Mark A. Socinski, MD:In this particular patient, we have evidence from the CT [computed tomography] scan that there’s no evidence of disease progression. The patient has no contraindication to checkpoint inhibition. Yes, I would recommend durvalumab for 1 year in this particular patient based on the results of the PACIFIC trial. The results of the PACIFIC trial show a very robust impact on both progression-free survival [PFS] as well as overall survival [OS]. And I think that benefit in overall survival is the most important endpoint. Certainly there were no major issues with regard to the safety of using durvalumab in this setting, the PACIFIC trial that would make me worry about doing such a strategy in this patient.
The PACIFIC trial evaluated patients with stage III unresectable nonsmall cell lung cancer who had received concurrent chemoradiation, received a dose of radiation between 54 and 66 gray, and got through the treatment. They could have had induction therapy, but they had to demonstrate that following this treatment, that they had no evidence of disease progression. And they had to be randomized within 6 weeks from completion of chemoradiotherapy to either durvalumab as the investigational arm for 1 year versus placebo. The results of that trial showed, in terms of the coprimary endpoints of progression-free as well as overall survival, a very significant benefit in both PFS as well as overall survival. The hazard ratio for overall survival was 0.68, suggesting a 32% reduction in the risk of death as a result of this. So I think that this is an important trial. It was a practice-changing and guideline-changing trial.
Based on the initial analysis of the PACIFIC trial, which really was initially just progression-free survival, it showed an impressive benefit in progression-free survival and led to incorporation into the NCCN [National Comprehensive Cancer Network] guidelines as a category 2A. And I think that in and of itself led to many clinicians changing their standard of care and incorporating it based on the 2A recommendation. With the updated PFS, as well as the overall survival advantage where there was a significant hazard ratio for 0.68 and an impressive difference in overall survival, the NCCN updated its recommendation to a category 1, which means that there was general consensus that this was a new standard of care. And I agree with that. In fact, if I were on the NCCN, I probably would have voted with the initial PFS to give it a category 1. But I wasn’t involved in those discussions. However, I think given the overall survival benefit that we saw, that the category 1 recommendation is appropriate based on that PACIFIC data.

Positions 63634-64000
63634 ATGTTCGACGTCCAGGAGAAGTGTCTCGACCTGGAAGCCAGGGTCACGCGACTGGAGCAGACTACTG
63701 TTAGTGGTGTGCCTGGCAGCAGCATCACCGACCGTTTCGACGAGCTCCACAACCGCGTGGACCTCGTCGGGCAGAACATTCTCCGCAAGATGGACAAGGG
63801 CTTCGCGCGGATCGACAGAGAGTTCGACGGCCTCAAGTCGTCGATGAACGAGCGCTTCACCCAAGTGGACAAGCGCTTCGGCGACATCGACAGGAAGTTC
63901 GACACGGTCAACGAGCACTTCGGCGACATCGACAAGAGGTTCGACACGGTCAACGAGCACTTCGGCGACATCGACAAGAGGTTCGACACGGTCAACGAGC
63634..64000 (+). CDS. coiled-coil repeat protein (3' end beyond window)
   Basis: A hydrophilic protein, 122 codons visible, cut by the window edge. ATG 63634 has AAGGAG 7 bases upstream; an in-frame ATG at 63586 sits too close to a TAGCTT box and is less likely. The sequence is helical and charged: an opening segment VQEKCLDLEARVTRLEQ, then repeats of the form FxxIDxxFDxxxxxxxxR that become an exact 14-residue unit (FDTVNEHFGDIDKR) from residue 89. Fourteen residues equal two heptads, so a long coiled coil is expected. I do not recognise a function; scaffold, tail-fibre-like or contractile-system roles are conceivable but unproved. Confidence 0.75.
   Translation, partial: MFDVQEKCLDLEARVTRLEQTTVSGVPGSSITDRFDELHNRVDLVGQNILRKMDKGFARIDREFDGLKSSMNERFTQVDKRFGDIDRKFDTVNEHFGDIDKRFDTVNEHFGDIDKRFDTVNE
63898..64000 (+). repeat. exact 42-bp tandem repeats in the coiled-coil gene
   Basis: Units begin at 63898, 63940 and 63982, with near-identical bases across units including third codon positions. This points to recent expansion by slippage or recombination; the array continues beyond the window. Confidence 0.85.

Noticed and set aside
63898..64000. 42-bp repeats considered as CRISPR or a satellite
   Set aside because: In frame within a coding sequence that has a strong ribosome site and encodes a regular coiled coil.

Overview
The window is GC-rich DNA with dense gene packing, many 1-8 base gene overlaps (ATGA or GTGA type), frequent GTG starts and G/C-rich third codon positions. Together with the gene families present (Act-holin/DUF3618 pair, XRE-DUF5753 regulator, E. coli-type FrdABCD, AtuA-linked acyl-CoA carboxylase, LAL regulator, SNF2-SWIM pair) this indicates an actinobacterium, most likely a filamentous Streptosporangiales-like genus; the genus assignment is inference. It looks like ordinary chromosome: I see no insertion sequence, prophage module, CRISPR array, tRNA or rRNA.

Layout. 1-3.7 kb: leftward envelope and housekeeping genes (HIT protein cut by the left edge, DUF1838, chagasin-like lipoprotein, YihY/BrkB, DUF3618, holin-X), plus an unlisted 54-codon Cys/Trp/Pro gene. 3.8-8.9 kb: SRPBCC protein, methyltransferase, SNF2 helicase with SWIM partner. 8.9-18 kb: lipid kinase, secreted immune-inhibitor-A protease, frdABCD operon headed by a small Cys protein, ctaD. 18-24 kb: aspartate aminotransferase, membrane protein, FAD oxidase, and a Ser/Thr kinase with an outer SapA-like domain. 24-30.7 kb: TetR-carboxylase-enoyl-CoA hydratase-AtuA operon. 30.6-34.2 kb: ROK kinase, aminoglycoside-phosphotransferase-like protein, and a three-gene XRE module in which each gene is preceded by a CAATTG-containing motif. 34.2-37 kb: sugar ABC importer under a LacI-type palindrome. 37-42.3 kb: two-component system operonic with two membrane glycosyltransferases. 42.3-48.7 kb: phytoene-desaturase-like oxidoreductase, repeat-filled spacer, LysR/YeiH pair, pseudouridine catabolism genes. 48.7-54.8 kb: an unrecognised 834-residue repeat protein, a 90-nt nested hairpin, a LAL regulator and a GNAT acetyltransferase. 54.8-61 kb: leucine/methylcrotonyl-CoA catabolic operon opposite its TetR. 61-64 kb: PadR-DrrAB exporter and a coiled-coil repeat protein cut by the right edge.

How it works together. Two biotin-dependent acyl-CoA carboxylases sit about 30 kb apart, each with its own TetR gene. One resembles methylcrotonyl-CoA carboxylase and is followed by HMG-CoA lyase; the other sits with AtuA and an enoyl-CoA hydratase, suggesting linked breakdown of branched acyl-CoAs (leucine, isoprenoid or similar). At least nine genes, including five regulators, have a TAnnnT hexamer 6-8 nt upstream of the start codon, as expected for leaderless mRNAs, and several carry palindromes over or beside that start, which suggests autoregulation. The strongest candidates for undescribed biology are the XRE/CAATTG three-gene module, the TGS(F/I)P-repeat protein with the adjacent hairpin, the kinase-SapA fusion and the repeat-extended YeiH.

The significance of the PACIFIC trial, and the reason I believe that it is truly practice-changing, is when you look back at the history of stage III disease. When I started in this business, the standard of care in stage III disease was radiation alone. In the mid-1980s to early 1990s, we began to add chemotherapy to radiation. And whether you gave chemotherapy before as induction or gave it as concurrent therapy, it was better than radiation alone. We determined in the 1990s that to give concurrent chemoradiation led to better outcomes and better survival compared to giving chemotherapy followed by radiation. So concurrent was better than sequential treatment.
Once we established concurrent chemoradiotherapy as the standard of carewe’re now talking roughly in the early 2000s—a number of ideas were tried but nothing actually changed the overall survival benefit. And so we had more than a decade where we made no advances in stage III disease, despite real efforts in new ideas to try to improve the outcomes. And so I think that after that drought of more than a decade, when you have the results that we saw in the PACIFIC trial on both PFS and OS, in my opinion, with relatively little toxicity or no new toxicity, this was truly practice-changing and was embraced by the lung cancer thought-leader community.
That message needs to get out to all community oncologists because this is an opportunity to offer a patient a much higher chance of being cured by the addition of immunotherapy following a well-done concurrent chemoradiotherapy in those patients that are eligible for immunotherapy. So I think it really is truly practice-changing. There are very few trials that you can say really impact the standard of care. I think this is much more impactful than many things that we’ve seen over the past decade or so.
Transcript edited for clarity.
Case: A 52-Year-Old Male With Stage IIIA NSCLC